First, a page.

‘Nothing is wasted, Simone. The love we give never dies.’
For Simone Fleurier, working in her aunt’s boarding house in Marseilles is both tiring and thankless, but things take unexpected turn when one of the tenants, a showgirl at Le Chat Espiègle, assigns Simone the job of walking her pet chihuahua.
Gradually Simone becomes known at the music hall, and her talent for singing is discovered. When an opportunity arises to go to Paris it seems a dream is realised.
In Paris Simone is drawn to André Blanchard, son of a powerful French family, and Simone becomes the brightest of the city’s lights. But slowly the world around her grows darker. When Nazi troops occupy her beloved city, she must make a decision that will lead to great danger – yet ultimately prove that love, just like wild lavender, can grow in the least likely of places …
Belinda Alexandra has created a tale of passion and courage that moves from the backstreets of Marseilles to the grand music theatres of Paris; from the countryside of Provence to decadent pre-war Berlin and jazz-age New York. Wild Lavender is a feast for the senses that will live on in the imagination long after the book is closed.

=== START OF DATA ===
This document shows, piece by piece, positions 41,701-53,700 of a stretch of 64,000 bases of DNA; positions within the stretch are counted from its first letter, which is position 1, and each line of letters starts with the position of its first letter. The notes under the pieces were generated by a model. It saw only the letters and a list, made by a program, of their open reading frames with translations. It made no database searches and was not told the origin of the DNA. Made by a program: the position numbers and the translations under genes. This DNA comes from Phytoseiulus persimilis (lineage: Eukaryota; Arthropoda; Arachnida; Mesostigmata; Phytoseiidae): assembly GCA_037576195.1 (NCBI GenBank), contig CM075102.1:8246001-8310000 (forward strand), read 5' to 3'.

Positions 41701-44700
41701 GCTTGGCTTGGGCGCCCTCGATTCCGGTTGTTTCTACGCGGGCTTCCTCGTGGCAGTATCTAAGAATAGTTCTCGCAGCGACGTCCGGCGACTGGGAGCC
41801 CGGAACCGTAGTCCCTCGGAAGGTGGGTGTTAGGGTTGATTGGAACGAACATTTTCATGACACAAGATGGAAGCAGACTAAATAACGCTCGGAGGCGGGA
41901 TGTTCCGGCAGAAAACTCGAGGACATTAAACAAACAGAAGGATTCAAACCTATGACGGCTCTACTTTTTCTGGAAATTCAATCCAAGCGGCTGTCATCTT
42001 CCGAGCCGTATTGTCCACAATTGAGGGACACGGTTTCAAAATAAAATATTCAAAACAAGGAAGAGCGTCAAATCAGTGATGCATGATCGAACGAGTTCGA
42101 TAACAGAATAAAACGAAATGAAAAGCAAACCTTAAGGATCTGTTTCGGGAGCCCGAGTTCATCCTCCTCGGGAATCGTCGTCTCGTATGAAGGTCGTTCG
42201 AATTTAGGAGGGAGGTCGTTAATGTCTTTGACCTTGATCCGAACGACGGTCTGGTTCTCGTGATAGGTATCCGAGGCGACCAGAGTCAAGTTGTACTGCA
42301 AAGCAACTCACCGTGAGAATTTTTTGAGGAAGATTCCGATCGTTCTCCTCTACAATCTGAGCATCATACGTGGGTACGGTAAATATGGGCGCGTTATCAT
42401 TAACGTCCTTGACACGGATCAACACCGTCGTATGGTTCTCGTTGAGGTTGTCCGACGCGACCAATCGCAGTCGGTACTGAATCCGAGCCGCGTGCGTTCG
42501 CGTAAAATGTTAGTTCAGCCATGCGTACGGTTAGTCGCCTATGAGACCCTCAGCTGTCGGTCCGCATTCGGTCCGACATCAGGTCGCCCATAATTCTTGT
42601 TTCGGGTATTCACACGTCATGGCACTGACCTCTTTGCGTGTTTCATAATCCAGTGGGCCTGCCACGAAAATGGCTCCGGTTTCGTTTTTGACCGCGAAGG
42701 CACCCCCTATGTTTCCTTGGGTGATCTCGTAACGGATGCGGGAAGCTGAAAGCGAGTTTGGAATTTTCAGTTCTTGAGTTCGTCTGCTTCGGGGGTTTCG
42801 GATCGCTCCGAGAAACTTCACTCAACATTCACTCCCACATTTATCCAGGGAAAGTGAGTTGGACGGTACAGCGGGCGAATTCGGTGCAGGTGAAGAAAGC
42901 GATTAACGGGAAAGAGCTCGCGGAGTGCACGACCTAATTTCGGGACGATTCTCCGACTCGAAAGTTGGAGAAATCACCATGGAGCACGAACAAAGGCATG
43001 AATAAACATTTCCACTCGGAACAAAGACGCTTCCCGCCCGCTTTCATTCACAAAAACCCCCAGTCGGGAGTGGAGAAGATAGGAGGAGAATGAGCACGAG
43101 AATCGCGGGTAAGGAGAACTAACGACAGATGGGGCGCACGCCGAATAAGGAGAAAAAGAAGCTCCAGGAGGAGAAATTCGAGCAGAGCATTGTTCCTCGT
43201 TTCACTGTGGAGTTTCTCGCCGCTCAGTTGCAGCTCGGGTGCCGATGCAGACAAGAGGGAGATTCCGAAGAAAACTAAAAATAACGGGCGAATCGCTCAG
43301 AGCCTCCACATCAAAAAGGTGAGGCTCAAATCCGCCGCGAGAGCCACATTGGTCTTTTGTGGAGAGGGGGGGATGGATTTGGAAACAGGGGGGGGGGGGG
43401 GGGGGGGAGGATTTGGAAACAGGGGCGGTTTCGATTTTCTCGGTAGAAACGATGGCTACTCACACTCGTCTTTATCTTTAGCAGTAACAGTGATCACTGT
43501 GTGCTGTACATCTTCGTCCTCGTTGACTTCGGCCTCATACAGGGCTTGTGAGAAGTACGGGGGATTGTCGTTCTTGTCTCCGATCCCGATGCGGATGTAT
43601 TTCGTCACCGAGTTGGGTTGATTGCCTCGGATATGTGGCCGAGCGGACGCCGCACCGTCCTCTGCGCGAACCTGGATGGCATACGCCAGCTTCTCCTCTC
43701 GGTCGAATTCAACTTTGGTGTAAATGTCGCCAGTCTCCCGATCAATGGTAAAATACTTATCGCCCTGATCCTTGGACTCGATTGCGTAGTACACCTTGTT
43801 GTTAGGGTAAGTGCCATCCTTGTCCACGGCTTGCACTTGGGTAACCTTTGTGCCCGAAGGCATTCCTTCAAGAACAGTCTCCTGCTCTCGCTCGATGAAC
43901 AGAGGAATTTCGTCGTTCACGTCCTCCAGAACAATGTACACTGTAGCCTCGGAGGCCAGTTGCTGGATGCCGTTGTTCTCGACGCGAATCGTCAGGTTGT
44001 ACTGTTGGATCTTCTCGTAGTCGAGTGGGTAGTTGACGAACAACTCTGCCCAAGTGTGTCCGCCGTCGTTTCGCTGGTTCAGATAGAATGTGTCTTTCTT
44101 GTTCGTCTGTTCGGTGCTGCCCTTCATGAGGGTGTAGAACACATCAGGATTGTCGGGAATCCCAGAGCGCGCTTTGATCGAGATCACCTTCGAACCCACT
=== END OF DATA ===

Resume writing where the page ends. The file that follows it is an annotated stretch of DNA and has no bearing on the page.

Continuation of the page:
‘Filled with glamour, heartbreak, drama and suspense’ The Age
‘Rich in detail, and the story fairly rattles along’ Choice magazine
If ever there was a time and place I would have loved to have been a writer, it would have been Paris in the 1920s and 1930s. I have fantasies about working in my studio in the morning and then going to the cafes in the evening to converse with great minds like Ernest Hemingway, F. Scott Fitzgerald, Picasso and Josephine Baker about the exciting movements in art, literature, music and dance.
Out of this fascination the story of Wild Lavender grew. I wanted to write a book that felt authentically ‘French’ so while working on it, I listened to the music of the period, read the novels everyone was reading and studied the art of the time. As part of my research I learned the tango (a favourite parlour dance) and ended up meeting my future husband, Mauro, this way.